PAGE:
Luckily uneventful: Hurricane season comes to an end

A little help from Mother Nature spared Southwest Florida, as well as most of the United States, from the brunt of the 2010 hurricane season.

“We had a well deserved break and a little bit of good luck,” said Collier County Bureau of Emergency Services Director Dan Summers about the uneventful hurricane season coming to an end today.

The 2010 Atlantic hurricane season -- which began on June 1 -- was actually the most active hurricane season since 2005 with 19 named storms and 12 hurricanes, according to a statement released Monday by the National Oceanic and Atmospheric Administration (NOAA), Yet, Southwest Florida and the U.S. shores were spared a major strike, for a fifth consecutive year.

In March, Hurricane Forecaster Joe Bastardi, with the AccuWeather.com Hurricane Center, predicted the active season correctly but was wrong when saying two or three of the hurricanes would make major landfalls in the U.S.

“It’s interesting that everyone pays attention to that initial forecast,” said ABC-7 Chief Meteorologist Jim Reif reflecting that this year’s forecasts were very accurate.

But there was a key component missing from those predictions, he said.

“It does not tell you what kind of season Naples will have,” he said. “The $1 million question is whether it’s going to hit us.”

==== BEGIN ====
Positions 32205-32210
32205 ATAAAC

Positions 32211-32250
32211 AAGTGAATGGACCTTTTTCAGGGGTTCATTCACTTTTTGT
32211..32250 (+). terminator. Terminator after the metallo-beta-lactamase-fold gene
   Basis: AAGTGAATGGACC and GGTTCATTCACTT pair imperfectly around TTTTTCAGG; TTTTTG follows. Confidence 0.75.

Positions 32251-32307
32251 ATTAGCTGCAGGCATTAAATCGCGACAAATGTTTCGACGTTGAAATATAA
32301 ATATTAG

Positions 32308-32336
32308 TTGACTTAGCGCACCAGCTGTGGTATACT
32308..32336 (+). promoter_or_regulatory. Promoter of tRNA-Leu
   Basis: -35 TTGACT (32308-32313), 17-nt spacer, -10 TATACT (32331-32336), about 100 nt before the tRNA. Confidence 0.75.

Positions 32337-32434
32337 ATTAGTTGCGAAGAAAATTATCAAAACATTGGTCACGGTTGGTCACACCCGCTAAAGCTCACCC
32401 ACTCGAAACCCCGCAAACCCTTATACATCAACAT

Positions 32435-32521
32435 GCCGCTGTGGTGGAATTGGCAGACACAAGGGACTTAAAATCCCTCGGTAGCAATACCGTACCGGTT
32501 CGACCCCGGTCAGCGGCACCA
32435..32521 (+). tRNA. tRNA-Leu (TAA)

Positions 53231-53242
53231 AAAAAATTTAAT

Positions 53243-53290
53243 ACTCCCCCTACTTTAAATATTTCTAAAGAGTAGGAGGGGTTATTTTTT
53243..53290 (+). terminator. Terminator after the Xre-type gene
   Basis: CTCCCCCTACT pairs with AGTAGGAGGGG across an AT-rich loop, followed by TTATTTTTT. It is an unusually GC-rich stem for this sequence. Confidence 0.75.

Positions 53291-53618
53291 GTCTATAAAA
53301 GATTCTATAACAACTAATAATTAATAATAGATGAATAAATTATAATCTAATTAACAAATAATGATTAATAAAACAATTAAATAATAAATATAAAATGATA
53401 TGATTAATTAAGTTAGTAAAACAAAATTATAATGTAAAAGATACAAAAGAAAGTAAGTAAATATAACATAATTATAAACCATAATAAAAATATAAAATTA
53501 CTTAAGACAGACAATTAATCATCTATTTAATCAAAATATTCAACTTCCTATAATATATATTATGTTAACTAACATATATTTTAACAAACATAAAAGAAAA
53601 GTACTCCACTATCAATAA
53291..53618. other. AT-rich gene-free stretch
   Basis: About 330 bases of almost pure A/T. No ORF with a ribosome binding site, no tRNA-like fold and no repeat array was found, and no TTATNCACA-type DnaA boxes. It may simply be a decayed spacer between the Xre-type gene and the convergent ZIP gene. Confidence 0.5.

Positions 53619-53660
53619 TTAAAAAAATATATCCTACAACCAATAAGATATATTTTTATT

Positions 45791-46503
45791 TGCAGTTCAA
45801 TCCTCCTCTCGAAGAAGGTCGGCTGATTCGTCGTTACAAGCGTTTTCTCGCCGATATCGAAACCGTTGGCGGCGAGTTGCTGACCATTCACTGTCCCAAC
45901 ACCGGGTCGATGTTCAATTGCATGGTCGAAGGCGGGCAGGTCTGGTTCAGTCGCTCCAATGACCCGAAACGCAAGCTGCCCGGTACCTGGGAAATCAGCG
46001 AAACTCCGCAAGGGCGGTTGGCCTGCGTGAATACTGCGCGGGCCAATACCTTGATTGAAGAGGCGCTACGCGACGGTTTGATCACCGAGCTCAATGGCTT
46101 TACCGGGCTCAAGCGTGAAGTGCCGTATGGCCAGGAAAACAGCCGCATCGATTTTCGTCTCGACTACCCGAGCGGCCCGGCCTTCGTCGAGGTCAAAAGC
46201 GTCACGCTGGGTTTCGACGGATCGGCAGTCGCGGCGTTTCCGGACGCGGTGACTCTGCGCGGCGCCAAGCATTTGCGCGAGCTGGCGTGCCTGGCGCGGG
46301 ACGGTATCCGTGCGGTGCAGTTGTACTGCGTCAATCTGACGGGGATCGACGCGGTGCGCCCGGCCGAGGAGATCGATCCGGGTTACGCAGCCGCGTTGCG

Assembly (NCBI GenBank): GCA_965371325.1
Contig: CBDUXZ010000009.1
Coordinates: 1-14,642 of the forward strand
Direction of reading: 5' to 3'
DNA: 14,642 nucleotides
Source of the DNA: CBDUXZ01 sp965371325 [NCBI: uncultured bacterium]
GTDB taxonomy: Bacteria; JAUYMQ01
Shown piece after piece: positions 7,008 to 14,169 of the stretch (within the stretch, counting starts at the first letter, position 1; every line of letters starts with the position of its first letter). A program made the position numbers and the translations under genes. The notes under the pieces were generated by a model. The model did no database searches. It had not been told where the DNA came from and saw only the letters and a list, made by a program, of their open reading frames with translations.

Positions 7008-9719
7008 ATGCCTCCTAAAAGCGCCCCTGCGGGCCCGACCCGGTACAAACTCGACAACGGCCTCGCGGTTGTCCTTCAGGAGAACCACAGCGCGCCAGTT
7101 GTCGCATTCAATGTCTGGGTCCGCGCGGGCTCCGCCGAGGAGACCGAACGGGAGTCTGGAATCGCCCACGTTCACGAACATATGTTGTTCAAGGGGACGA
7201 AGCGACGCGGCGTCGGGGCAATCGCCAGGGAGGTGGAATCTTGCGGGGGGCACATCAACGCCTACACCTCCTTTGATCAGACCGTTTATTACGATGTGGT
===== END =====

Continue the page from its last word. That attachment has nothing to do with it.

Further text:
Reif did agree with Summers, that Southwest Floridians were extremely fortunate this season.

“When you get as many as 12 storms, and to have none of them hit the United States is amazing,” said Reif calling the 2010 season unprecedented. “We were lucky.”

This year, record warm Atlantic waters, combined with the favorable winds coming off Africa and weak wind shear aided by La Niña energized developing storms, NOAA officials said. The jet stream’s position contributed to warm and dry conditions in the eastern U.S. and acted as a barrier that kept many storms over open water, NOAA officials said.

Also, because many storms formed in the extreme eastern Atlantic, they re-curved back out to sea without threatening land.

“You could say the season was a gentle giant,” said Jack Hayes, Ph.D., director of NOAA’s National Weather Service in a statement Monday.

Other parts of the Atlantic basin weren’t as fortunate.

Hurricane Tomas brought heavy rain to earthquake-ravaged Haiti, and several storms, including Alex, battered eastern Mexico and Central America with heavy rain, mudslides and deadly flooding.

Most importantly, Reif said people need to remember that even though the 2010 season was quiet — future seasons could be very different.

“All it takes is one,” Reif said.

© 2010 marconews.com. All rights reserved. This material may not be published, broadcast, rewritten or redistributed.

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